Rep. Harmsworth’s mission to shut down I-405 tolls
Rep. Mark Harmsworth says he doesn’t want to wait until fall of next year to find out if the I-405 express toll lane officially fails to meet its necessary goals when he thinks the proof is already obvious. That’s why he told KIRO Radio’s Jason Rantz that he introduced a bill to return the highway back to the way it used to be.
“Well, they could just fail. I’d rather get the thing fixed now,” Harmsworth (R-Mill Creek) told Rantz on Thursday. “We’ve got another year or nine months to go here and that’s another nine months of congestion that we could be avoiding if we take them out now. And they put them in pretty quickly so it’s not going to take long just to change the signage and do some striping, because a lot of the stripes are actually temporary.”
The High Occupancy (HOT), or express toll lanes are intended to give drivers the option to use the lane for a more reliable trip, with tolls adjusting based on real-time traffic conditions. This has been expensive for some drivers, however, with commutes reaching up to $20. While the Washington State Department of Transportation has reported increased revenue on the toll lanes, its has also acknowledged that congestion is significantly higher.
The Harmsworth bill
Harmsworth’s bill, the Eastside Corridor Congestion Relief Act, proposes that the two express toll and carpool lanes be returned to general traffic. Specifically, turning the toll lanes into general purpose, which Harmsworth says was promised as part of the 2007 Nickel tax.
“I’m just asking for what we paid for, effectively,” he said.
Harmsworth said he’s reached out to both sides and is hoping for bipartisan support, including from some legislators who campaigned on getting rid of the express toll lanes.
“I’m hoping they stick to their word and sign onto this bill,” he said.
Harmsworth said there are a couple restrictions that have to be met for the toll lanes to stay, most notably that the lanes meet a 45 mph minimum speed limit, otherwise the toll lanes have to be taken out after the trial period, which is next fall.
“They’re not meeting that goal right now, so unless they invest considerable more money in the corridor, they’re not going to hit that goal,” Harmsworth said. “If they go back to the HOV, they’re not subject to that anymore so that’s one of the things that’s certainly bearing on their minds and you’re seeing that in their statistics and their numbers as they’re coming out and showing that they’re not performing well. They’ve already admitted the congestion is now worse in the corridor. So I think as we get closer to September, October, there’s going to be a panic from them as they realize that their experiment really hasn’t worked, while the rest of us have realized it’s not working.”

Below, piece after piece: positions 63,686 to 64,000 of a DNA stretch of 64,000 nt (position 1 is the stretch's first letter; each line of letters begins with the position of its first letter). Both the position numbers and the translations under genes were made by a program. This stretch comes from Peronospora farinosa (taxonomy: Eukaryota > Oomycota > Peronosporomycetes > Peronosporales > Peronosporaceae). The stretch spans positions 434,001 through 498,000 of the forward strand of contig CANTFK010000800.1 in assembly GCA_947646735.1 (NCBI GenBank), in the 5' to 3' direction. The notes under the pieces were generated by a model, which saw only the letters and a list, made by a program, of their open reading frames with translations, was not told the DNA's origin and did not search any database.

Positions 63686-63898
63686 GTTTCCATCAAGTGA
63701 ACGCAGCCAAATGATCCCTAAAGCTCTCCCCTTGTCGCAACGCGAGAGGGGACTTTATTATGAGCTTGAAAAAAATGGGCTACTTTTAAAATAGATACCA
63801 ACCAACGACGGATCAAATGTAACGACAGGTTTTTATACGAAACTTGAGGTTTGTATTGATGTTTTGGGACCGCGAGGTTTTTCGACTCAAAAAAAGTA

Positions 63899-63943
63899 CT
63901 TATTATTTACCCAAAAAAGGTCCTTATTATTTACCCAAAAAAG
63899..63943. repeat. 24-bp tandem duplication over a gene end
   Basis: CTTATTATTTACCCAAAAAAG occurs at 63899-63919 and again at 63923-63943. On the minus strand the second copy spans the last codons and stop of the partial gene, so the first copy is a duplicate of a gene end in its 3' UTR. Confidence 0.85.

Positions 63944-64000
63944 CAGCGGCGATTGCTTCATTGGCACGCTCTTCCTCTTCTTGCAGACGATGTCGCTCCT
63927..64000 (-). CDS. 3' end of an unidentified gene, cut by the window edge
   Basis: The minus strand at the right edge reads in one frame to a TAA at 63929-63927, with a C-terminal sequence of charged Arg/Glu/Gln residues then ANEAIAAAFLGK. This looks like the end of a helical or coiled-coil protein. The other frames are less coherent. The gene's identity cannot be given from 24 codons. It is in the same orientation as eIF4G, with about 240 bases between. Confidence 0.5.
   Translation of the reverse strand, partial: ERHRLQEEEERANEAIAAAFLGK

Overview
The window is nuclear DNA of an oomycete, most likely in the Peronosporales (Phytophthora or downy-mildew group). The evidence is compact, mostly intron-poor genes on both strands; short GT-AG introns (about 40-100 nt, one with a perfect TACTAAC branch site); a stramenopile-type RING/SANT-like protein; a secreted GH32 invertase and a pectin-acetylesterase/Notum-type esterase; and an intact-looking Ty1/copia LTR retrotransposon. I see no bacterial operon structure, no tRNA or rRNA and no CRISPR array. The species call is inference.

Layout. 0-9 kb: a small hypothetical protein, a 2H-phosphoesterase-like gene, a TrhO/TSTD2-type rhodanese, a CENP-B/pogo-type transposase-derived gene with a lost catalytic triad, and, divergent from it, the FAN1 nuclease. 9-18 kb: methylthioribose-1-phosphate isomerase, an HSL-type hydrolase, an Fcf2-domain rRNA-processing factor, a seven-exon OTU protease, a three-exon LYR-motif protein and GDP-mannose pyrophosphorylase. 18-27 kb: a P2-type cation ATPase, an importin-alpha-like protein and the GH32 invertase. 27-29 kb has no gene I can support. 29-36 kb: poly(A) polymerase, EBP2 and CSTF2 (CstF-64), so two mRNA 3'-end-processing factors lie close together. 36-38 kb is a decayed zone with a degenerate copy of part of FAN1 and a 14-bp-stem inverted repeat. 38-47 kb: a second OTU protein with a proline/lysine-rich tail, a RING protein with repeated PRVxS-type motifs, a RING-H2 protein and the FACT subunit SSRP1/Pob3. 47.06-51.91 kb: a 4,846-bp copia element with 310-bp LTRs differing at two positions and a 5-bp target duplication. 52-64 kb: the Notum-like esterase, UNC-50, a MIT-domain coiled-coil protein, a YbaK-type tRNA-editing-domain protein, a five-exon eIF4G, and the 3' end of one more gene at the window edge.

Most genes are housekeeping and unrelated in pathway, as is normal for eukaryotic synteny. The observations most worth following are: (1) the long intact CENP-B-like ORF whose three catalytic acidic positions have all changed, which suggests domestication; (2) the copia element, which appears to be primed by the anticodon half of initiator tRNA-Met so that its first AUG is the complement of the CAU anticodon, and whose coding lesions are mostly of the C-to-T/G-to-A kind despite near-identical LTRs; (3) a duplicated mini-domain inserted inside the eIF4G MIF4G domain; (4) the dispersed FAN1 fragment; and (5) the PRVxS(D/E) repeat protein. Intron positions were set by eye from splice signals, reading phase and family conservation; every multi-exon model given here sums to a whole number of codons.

How changing I-405 back might help
Harmsworth said congestion has improved since Gov. Jay Inslee announced 14 changes he’d like to see on the I-405 corridor, most notably removing tolls during non-peak evening hours and weekends.
Harmsworth said adding general purpose lanes will speed things up since a lot of the HOV carpools that used to exist are now gone.
“The majority of the people using the HOT lanes that can afford to do it are single-occupant vehicles so those cars that are currently using that lane will, first of all, get to use the extra lane for free, but the two-plus HOV, the folks that want to carpool, will be able to use that, and that’s going to reduce the number of cars in the HOV lanes so everybody gets to move faster,” he said. “I think we also may be looking at this from a longer-term perspective and I have some ideas around extra capacity and other congestion relief as well, but certainly you’ll see the majority of the freeway start moving a lot faster once you take out these HOT lanes. And we’ve seen that in the evenings and weekends as we’ve opened up these lanes – the governor did that last year after we introduced legislation – and we’ve started to see traffic move now.”
House Transportation Committee Chairperson Rep. Judy Clibborn has warned Harmsworth that removing toll lanes would mean he won’t have enough money to fund the portion of I-405 that actually goes through his district. Harmsworth said that idea does “not really” concern him. He said that the money needed is “something they can make work” and also likened the issue to buying a house and claiming that you don’t have to repay your mortgage.
“Which is effectively what the state is doing,” he said. “It’s saying, ‘Yeah, we put all the money into this system and now the money that we’re collecting isn’t going to go to repay the original cost to put it in.’ That seems a little ridiculous to me.”